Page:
Baxter argues that by failing to hold a supplemental hearing before issuing the January 25, 2011 decision revising the September 20, 2010 decision, the ALJ violated Baxter's due process rights and his duty to fully and fairly develop the record. Baxter seeks reversal of the ALJ's decision and remand for rehearing on the issue of the existence of her alleged 2005 application. The parties do not dispute that Baxter has been disabled since July 1, 2005. The issue is whether the ALJ was required to hold a supplemental hearing before he amended his fully favorable September 2010 decision and issued the revised, partially favorable, January 2011 decision.

Under 20 C.F.R. § 416.1492 (" Notice of revised determination or decision."), if an ALJ " proposes to revise a decision, and the revision would be based on evidence not included in the record on which the prior decision was based" the SSA must notify the claimant " of the proposed action and of [the] right to request that a hearing be held before any further action is taken." Id., § 416.1492(e). If an ALJ " proposes to revise a decision, and the decision would be based only on evidence included in the record on which the prior decision was based, " the SSA is required to notify the claimant " of the proposed action." Id., § 416.1492(f).

Here the only notice that Baxter received of the ALJ's intent to revise the 2010 fully favorable decision to the 2011 decision that reduced the time period for which benefits would be awarded was the January 2011 decision. There is no evidence in the record that the ALJ notified Baxter that he was intending to revise his decision prior to issuing the revised decision. At a minimum, therefore, the ALJ failed to comply with § 416.1492(e) which requires a claimant receive notice of a " proposed" decision. See Koolstra v. Sullivan, 744 F.Supp. 243, 248 (D. Colo. 1990) (" the applicant is entitled to notice in writing of the proposed action before the decision is revised." (emphasis in original)).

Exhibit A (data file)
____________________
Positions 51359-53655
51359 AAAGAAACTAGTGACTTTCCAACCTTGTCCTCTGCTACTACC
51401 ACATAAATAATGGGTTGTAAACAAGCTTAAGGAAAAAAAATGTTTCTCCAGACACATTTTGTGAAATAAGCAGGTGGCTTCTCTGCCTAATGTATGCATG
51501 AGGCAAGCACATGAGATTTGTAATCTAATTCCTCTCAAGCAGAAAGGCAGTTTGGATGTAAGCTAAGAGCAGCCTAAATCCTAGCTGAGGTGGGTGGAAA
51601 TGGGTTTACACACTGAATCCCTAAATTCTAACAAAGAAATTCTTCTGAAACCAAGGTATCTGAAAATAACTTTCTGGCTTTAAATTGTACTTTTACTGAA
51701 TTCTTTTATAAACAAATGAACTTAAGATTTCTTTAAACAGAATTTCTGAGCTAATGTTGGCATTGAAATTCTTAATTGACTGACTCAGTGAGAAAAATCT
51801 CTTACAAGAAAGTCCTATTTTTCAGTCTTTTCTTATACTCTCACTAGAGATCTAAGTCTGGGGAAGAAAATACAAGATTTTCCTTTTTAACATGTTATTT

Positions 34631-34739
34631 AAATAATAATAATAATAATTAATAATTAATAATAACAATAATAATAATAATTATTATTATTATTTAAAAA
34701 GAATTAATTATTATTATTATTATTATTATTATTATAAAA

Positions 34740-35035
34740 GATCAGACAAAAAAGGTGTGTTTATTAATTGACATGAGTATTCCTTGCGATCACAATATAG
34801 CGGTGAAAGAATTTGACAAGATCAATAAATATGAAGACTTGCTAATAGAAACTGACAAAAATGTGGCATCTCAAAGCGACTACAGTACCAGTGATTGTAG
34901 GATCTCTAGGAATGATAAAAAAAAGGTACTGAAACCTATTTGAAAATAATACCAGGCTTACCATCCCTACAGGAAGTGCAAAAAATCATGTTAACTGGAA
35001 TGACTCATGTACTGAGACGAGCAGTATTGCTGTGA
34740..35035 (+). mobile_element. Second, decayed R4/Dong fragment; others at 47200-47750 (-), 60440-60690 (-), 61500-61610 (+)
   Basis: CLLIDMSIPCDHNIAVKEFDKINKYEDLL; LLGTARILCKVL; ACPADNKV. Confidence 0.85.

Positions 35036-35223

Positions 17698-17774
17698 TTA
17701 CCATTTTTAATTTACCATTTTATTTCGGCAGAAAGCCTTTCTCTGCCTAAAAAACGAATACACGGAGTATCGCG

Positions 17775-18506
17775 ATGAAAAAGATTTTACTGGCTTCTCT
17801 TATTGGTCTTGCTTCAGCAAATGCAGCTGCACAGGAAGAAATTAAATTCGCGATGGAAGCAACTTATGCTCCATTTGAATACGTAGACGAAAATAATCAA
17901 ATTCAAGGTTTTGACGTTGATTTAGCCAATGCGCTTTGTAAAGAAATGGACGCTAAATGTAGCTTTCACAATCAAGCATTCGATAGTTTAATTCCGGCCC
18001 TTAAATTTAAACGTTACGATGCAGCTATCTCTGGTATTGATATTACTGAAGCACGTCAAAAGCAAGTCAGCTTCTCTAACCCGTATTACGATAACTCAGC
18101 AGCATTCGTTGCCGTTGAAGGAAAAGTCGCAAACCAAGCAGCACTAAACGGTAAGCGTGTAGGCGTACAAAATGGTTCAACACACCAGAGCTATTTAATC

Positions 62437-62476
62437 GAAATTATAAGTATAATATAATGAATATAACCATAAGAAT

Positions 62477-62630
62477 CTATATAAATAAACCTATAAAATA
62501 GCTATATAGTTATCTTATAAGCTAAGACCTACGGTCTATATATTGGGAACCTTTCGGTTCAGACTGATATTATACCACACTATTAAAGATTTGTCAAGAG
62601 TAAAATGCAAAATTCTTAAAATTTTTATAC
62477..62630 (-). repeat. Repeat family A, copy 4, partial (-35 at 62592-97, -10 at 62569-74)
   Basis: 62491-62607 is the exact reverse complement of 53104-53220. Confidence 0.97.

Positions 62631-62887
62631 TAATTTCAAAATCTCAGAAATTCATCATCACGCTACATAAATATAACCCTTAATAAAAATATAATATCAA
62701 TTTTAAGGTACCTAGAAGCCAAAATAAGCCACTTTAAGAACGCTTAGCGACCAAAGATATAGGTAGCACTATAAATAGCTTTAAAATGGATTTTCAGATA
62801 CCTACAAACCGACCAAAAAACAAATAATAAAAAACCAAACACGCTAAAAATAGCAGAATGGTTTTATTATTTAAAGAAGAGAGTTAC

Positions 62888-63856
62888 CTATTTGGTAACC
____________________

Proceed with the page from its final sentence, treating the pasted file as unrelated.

It makes sense to provide notice of intent to revise a decision prior to issuing a revised decision. Had Baxter received notice of the ALJ's intent to revise the fully favorable 2010 decision, she could have submitted a declaration to the ALJ describing the facts surrounding her alleged 2005 application (when she applied, where she applied, what she was told by the SSA) and her attorney could have submitted testimony regarding his efforts to uncover evidence of Baxter's 2005 application. Here, Baxter was not provided that opportunity. Cf. Koolstra, 744 F.Supp. at 248 (" fundamental fairness dictates here that Koolstra be at least advised that the Appeals Council is proposing to reverse the ALJ's finding of eligibility before final action is taken.").